just like a fighter pilot would.

Unfortunately the wing ended up being canceled

and replaced with simple parachutes

after it was unreliable to deploy and even if it did deploy,

it was really hard to control.

If you want to know more about that crazy Rogallo wing

and its use in the Gemini program,

my friend Amy Shira Tietel

has an awesome video all about it.

I mean after all, she wrote her master's thesis on it

and even has a Rogallo wing tattooed on her arm.

Okay, so now that we know

why they went with an ejection seat, let's talk about

why you really, really didn't want to use it.

First off, even when everything goes as planned

with an ejection seat, they're unbelievably violent.

I mean so much so there's actually been cases

of people breaking their backs!

Okay, but broken backs is a better option

than dying in a fiery explosion,

so let's go down the list of other potential problems

with an ejection seat.

One risk was actually witnessed

by John Young and Gus Grissom

who watched a test of the ejection seat system.

The hatch failed to open

and the seat and the dummy punched right through the hatch.

John Young, who in my opinion

was easily one of the funniest astronauts ever,

turned to Gus Grissom and said,

"That's a hell of a headache, but a short one."

Next, say you do make it clear of the hatch

and you've ejected clean

from on top of a 33 meter tall rocket,

well if the rocket happens to erupt

while you're in the air or parachuting down,

it kind of seems like you'd be showered in shrapnel

and if you survive that, you'll be walking through a toxic,

corrosive and cancerous wasteland to get to safety.

Despite my objections

and why this all sounds kind of like a terrible idea,

it actually went through

a solid three year testing period by NASA,

who found it to be quite safe and a good, reliable option

up to about 15 kilometers in altitude,

but after that it's, yeah it's no good.

But lastly, perhaps the most facepalmy

and easily the most dangerous aspect

of aborting from a Gemini capsule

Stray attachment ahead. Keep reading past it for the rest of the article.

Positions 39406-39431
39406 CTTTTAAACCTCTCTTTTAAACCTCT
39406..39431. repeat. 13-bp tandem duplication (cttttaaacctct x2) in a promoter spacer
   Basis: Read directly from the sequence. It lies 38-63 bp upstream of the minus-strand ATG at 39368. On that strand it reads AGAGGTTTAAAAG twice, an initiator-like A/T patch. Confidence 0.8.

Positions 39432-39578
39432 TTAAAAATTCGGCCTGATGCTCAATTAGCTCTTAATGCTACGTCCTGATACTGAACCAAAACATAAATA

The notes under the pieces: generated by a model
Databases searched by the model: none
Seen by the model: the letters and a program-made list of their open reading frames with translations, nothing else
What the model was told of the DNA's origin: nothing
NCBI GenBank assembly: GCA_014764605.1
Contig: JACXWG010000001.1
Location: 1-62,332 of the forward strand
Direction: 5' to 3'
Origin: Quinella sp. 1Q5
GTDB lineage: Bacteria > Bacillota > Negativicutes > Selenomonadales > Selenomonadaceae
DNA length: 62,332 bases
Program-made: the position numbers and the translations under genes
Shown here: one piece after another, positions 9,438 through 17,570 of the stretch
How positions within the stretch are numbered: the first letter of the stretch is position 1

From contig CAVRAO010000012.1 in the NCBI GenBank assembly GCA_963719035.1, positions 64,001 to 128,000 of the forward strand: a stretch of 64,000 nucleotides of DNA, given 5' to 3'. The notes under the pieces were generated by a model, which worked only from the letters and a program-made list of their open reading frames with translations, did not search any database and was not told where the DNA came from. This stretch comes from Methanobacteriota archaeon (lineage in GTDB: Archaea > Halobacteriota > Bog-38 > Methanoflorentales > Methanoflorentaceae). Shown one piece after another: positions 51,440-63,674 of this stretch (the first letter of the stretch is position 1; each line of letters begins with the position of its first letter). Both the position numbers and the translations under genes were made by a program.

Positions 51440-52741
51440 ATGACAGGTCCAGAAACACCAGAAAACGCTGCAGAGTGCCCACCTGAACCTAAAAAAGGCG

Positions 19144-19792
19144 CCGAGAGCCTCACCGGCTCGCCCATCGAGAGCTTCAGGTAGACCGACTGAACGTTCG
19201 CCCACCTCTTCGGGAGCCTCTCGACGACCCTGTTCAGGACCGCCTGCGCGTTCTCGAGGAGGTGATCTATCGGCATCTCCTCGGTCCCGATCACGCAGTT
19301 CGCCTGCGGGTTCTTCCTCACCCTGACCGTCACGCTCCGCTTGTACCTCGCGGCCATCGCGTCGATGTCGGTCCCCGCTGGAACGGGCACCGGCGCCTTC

was something that went unnoticed

until after the program ended.

When NASA tested the ejection seats,

they filled the capsules full of nitrogen.

Well, that's great and all, except for the fact

that the Gemini's cabin was a pure oxygen environment.

Hmm, do you see where this is going?

Had the astronauts needed to abort,

they would've been soaking in a pure oxygen environment

for hours, and upon lighting the rocket motors to eject,

they would've likely immediately erupted into flames.

I think Thomas Stafford, said it best,

"I'm glad he didn't.

"Given that we'd been soaking in pure oxygen for two hours

"any spark, especially the ignition

"of an ejection-seat rocket,

"would have set us on fire.

"We'd have been two Roman candles

"shooting off into the sand and the palmetto trees."

But of course hindsight is 20/20

and this was all before the unfortunate lessons learned

during the Apollo 1 fire.

But still, you have to think this was very much overlooked.

But I guess when you're in a space race,

it's probably really easy to overlook things

when you're in such a hurry.

Luckily, no one ever pulled the ejection handle

on any Gemini mission, although the crew of Gemini 6

was literally fractions of a second away

from pulling the handle.

On December 12th, 1965, Wally Schirra and Thomas Stafford

sat in their Gemini spacecraft

waiting for Gemini 7 to fly overhead

for the first orbital rendezvous attempt.

All went really well up to engine ignition.

The engines ran for 1.5 seconds and then abruptly shut down,

which luckily for the crew,

the rocket hadn't quite left the pad yet.

If it had left the pad,

it would've most likely fallen straight back down

and would have probably exploded.

Since the engines were running,

the clock inside the capsule started running too

and the mission rules actually dictated

that the commander, Wally Schirra,

was supposed to pull the D-Ring

that would've ejected both him and Thomas Stafford.

His instincts made him hold back on ejecting